Randa Mirza explores the notion of identity: she seeks to review normalized, gendered and orientalist representations by making visible the current symbolic, social and political constructs. Through her work, Mirza questions the nature of images and their social uses. She manipulates the photographic image to reveal the discourses inherent in all representations, on the tenuous border between fiction and reality.
Beirutopia (2011 - ongoing)
Since the end of the Lebanese civil war in 1990, Beirut has been striving, to regain its glamour and splendor through the efforts of reconstruction, in the aim of reconstituting the old myth of a city commonly referred to as the Paris or Switzerland of the Middle East. This photography project is a portrait of Beirut’s urban future. It aims to raise questions about the devenir, or the becoming, of Beirut and its associated representations, characteristics and how they culminate to become the future essence of the city. Beirut is currently undergoing a construction boom on the back of large inflows of foreign capital and the historical profitability of the real estate sector. To advertise construction projects, developers display large billboards in situ reproducing the proposed reality to come. These displays exemplify computerized “biopolitic” renderings that simulate the building, its interior, surroundings, illusory residents and their lifestyle.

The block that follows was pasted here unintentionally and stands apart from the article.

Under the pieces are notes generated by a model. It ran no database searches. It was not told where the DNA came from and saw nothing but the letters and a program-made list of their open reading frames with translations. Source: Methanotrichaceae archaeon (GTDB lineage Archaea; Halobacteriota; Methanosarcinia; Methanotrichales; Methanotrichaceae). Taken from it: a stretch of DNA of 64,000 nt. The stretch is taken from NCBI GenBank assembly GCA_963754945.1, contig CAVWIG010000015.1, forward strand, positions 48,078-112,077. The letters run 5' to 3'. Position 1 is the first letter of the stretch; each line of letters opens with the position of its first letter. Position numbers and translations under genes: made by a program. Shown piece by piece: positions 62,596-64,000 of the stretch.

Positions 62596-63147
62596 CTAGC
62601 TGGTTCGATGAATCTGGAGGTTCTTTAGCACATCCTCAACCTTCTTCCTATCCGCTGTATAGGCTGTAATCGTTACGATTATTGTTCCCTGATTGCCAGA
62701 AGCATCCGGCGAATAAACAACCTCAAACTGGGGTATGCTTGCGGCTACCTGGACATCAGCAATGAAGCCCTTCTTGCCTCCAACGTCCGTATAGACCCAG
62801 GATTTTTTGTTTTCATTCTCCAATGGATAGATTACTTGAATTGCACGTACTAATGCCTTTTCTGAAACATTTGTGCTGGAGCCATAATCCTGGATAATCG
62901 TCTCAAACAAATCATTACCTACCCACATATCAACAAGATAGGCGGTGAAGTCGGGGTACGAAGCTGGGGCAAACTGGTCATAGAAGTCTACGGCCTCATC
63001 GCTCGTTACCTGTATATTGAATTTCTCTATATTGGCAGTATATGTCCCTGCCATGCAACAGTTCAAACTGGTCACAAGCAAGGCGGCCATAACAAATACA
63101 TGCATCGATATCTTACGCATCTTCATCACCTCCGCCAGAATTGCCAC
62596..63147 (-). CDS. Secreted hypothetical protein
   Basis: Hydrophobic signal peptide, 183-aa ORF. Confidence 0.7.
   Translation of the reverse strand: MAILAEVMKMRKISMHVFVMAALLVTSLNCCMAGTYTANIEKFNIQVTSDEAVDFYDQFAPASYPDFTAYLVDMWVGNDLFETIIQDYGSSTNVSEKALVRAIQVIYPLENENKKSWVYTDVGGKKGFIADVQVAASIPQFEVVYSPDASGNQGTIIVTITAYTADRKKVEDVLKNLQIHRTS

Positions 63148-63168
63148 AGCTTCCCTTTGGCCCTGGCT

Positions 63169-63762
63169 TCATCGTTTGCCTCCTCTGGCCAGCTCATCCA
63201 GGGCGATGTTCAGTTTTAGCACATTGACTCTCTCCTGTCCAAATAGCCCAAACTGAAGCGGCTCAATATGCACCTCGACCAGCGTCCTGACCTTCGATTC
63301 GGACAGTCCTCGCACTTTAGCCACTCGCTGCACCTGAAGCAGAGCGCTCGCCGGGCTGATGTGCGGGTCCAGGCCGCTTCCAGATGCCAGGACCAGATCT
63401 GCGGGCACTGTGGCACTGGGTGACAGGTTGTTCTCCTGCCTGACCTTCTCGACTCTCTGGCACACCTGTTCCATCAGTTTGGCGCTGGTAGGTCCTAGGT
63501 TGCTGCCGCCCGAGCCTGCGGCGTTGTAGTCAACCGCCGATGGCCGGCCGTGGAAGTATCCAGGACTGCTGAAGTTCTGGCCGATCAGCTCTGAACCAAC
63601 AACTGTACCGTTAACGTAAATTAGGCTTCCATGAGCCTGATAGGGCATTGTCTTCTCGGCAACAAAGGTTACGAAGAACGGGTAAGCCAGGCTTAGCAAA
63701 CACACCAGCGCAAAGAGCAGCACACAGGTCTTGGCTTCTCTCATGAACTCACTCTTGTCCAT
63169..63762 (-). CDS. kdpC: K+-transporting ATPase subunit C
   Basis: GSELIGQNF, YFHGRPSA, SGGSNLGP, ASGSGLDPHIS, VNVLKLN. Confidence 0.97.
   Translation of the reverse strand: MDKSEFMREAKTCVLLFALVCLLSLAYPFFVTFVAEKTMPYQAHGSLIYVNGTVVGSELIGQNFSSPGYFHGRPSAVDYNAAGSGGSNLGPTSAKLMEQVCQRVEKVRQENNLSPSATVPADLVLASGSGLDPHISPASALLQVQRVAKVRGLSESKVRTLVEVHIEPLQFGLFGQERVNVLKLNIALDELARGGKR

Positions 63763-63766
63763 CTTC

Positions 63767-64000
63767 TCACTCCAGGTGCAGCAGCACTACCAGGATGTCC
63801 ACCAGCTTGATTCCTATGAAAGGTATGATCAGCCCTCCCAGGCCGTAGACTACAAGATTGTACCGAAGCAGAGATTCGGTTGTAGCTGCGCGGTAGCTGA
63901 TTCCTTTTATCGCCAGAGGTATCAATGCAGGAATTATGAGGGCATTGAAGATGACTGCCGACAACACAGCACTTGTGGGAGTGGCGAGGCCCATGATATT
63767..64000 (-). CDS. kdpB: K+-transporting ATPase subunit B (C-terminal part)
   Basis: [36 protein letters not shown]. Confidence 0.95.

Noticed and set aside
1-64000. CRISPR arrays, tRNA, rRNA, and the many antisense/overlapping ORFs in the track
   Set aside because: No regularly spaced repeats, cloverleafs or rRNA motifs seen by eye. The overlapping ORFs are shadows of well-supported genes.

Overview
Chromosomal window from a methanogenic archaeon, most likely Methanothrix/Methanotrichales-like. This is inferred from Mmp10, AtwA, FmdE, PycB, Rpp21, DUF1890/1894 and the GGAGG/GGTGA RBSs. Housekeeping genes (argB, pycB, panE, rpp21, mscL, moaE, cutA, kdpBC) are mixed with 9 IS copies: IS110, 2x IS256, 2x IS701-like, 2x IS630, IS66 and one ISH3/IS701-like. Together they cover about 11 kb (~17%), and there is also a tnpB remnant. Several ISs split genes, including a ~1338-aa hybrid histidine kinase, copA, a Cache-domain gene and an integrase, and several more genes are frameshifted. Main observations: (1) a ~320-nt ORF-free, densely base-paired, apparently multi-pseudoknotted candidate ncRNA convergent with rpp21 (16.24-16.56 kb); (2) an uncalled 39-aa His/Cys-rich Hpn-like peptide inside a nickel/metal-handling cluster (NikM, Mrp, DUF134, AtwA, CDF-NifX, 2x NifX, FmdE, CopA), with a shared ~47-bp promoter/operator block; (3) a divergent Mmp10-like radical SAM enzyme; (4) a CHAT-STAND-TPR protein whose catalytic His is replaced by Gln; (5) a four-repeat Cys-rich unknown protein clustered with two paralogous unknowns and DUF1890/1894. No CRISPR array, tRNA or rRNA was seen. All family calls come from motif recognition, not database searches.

The photography project intends to capture billboard images that represent virtual buildings framed within their real environment. This dichotomy and juxtaposition give the photographs a sense of “oddness” that reflects the current transformation of the city. The latter is demonstrated by the use of scale, layering and image framing as tools to underline readings of the city. Beirutopia is, in essence, the title of a counter-utopian situation, one that does not differentiate between illusory images and the pastiche narrative they embody. This confrontation allows for spaces to be redefined and their potential encouraged as new forms of identification arise and are re-appropriated within the wider social and architectural fabric of the city. The photographs become spaces of resistance.
Text by randa mirza and stephanie dadour http://www.randamirza.com/beirutopia.html